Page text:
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5-alpha reductase inhibitor use does not increase prostate cancer mortality

A meta-analysis reveals that use of 5-alpha reductase inhibitor drugs does not increase the risk of prostate cancer death.

Prostate cancer (PC) is the second most common cancer in men and over 1.4 million new cases in 2020.

A 2003 study suggested that 5-alpha reductase inhibitors (5-ARIs) such as finasteride, prevent or delay the appearance of prostate cancer. In addition, use of dutasteride, also gave rise to a lower risk of incident prostate cancer.

However, the FDA warned in 2011 that 5-ARIs may increase the risk of a more serious form of prostate cancer. Despite this more recent data are conflicting.

For example, in one study, use of 5-ARIs led to a delay in cancer diagnosis and worsened cancer-specific outcomes in men with PC.

In contrast, another could not detect an association between 5-ARI use and prostate cancer death.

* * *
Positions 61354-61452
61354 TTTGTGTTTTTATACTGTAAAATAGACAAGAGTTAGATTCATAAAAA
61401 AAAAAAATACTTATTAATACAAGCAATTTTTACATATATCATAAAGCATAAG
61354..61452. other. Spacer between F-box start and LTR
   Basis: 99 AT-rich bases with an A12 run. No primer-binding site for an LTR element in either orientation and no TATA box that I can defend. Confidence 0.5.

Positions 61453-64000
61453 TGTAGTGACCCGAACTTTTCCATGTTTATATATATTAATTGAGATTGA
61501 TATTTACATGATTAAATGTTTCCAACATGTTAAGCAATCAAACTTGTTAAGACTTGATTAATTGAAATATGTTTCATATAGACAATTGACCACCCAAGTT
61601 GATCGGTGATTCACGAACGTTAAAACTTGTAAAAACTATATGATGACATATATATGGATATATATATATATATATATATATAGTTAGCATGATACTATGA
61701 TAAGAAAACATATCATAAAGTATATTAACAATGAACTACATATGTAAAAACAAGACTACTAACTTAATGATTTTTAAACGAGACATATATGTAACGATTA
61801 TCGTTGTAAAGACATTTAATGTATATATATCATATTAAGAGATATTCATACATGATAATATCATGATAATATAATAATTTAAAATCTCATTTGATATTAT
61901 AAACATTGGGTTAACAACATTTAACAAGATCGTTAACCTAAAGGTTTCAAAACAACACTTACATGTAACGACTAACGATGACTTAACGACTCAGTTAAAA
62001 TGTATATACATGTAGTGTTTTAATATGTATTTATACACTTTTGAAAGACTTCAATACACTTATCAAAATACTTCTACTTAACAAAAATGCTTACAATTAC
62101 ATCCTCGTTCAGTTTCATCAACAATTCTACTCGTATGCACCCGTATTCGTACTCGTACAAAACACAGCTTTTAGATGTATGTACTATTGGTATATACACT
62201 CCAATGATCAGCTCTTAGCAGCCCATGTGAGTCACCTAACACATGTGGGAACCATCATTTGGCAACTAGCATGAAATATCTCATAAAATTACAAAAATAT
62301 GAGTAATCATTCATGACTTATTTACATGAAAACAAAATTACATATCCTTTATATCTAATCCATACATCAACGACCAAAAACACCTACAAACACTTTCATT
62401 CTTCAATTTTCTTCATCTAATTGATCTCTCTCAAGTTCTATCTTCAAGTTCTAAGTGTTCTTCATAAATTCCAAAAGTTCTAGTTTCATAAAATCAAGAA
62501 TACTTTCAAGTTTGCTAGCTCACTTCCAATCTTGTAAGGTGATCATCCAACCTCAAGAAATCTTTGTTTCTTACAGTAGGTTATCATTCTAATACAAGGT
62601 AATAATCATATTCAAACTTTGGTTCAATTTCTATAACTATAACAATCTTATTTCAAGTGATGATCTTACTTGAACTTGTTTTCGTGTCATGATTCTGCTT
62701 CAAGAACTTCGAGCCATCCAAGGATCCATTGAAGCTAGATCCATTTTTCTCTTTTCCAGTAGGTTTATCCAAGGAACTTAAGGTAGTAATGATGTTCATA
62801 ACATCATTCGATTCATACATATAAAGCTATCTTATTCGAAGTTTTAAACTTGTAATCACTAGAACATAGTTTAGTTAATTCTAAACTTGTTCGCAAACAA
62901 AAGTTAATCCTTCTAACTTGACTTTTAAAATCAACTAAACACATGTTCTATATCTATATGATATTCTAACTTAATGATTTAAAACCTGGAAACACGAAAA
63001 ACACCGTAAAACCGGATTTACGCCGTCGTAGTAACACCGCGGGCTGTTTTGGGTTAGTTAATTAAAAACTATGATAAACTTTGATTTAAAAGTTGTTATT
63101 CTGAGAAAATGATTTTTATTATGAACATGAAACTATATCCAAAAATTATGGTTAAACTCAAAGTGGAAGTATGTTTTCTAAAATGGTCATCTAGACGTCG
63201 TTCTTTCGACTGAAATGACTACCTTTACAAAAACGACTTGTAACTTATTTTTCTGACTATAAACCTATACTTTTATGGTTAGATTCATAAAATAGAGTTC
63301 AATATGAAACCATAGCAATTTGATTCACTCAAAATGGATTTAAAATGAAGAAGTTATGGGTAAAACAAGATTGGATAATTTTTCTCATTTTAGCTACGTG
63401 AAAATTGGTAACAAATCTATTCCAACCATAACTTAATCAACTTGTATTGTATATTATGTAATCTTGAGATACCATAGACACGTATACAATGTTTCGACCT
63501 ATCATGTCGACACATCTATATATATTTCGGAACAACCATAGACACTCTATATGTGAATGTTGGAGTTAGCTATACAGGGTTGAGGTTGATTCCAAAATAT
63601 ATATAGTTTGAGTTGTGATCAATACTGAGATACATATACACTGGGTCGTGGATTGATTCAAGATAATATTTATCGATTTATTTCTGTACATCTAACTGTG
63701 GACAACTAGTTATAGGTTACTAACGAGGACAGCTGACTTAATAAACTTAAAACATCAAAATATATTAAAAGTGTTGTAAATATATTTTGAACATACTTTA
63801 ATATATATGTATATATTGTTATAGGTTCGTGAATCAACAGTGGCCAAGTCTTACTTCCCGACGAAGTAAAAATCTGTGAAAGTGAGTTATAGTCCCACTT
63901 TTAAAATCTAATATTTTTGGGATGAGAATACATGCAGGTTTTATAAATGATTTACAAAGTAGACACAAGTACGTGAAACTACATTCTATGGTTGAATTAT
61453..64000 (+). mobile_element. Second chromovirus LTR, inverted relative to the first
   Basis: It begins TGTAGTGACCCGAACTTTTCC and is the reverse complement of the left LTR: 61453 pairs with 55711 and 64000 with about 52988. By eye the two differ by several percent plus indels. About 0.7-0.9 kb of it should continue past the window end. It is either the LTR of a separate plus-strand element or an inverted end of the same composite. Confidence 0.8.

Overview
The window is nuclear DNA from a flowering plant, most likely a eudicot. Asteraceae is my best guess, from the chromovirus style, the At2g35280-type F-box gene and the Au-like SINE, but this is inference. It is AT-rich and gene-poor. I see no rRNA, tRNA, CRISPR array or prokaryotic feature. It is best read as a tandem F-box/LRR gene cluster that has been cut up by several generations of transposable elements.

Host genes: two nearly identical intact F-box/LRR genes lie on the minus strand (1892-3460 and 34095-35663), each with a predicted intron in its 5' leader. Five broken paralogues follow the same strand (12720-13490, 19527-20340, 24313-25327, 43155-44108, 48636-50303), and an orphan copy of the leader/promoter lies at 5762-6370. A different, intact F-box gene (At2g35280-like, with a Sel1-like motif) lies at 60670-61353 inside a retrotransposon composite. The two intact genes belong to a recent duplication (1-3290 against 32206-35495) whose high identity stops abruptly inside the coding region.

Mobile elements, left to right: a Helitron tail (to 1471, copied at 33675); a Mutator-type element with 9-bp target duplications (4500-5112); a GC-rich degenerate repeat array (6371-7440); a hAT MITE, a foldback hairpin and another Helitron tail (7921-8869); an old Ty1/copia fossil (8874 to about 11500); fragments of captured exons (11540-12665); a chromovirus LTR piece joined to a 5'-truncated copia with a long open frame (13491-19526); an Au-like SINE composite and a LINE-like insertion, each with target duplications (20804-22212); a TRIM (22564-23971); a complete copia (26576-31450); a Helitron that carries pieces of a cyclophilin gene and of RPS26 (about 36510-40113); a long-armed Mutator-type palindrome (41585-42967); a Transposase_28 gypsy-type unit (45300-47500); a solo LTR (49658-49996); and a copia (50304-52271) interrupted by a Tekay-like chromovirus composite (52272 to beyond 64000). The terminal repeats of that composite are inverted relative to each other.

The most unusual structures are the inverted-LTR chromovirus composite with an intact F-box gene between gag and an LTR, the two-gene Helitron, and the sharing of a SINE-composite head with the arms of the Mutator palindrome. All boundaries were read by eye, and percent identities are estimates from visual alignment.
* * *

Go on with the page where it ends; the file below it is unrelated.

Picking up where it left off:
In the present study, researchers undertook a meta-analysis on the association of 5-ARI use and prostate cancer death. The primary outcome was the incidence of PC mortality among 5-alpha reductase inhibitor users and non-users.

5-alpha reductase inhibitor use and prostate cancer

There were 11 studies meeting the inclusion criteria, only one of which was an RCT and the remainder cohort studies. A total of 3,243,575 men were identified, 138,477 of whom were using a 5-ARI drug.

There was no significant association between 5-ARI use and prostate cancer death (hazard ratio, HR = 1.04, 95% CI 0.80 – 1.35, p = 0.79).

In addition, there was also no association when restricting the analysis to exclude patients with a PC diagnosis at baseline (HR = 1.0, 95% CI 0.60 – 1.67, p = 0.99).

When adjusting for prostate specific antigen level, there was a lower risk of prostate cancer mortality but this was non-significant (HR = 0.76, 95% CI 0.57 – 1.03, p = 0.08).

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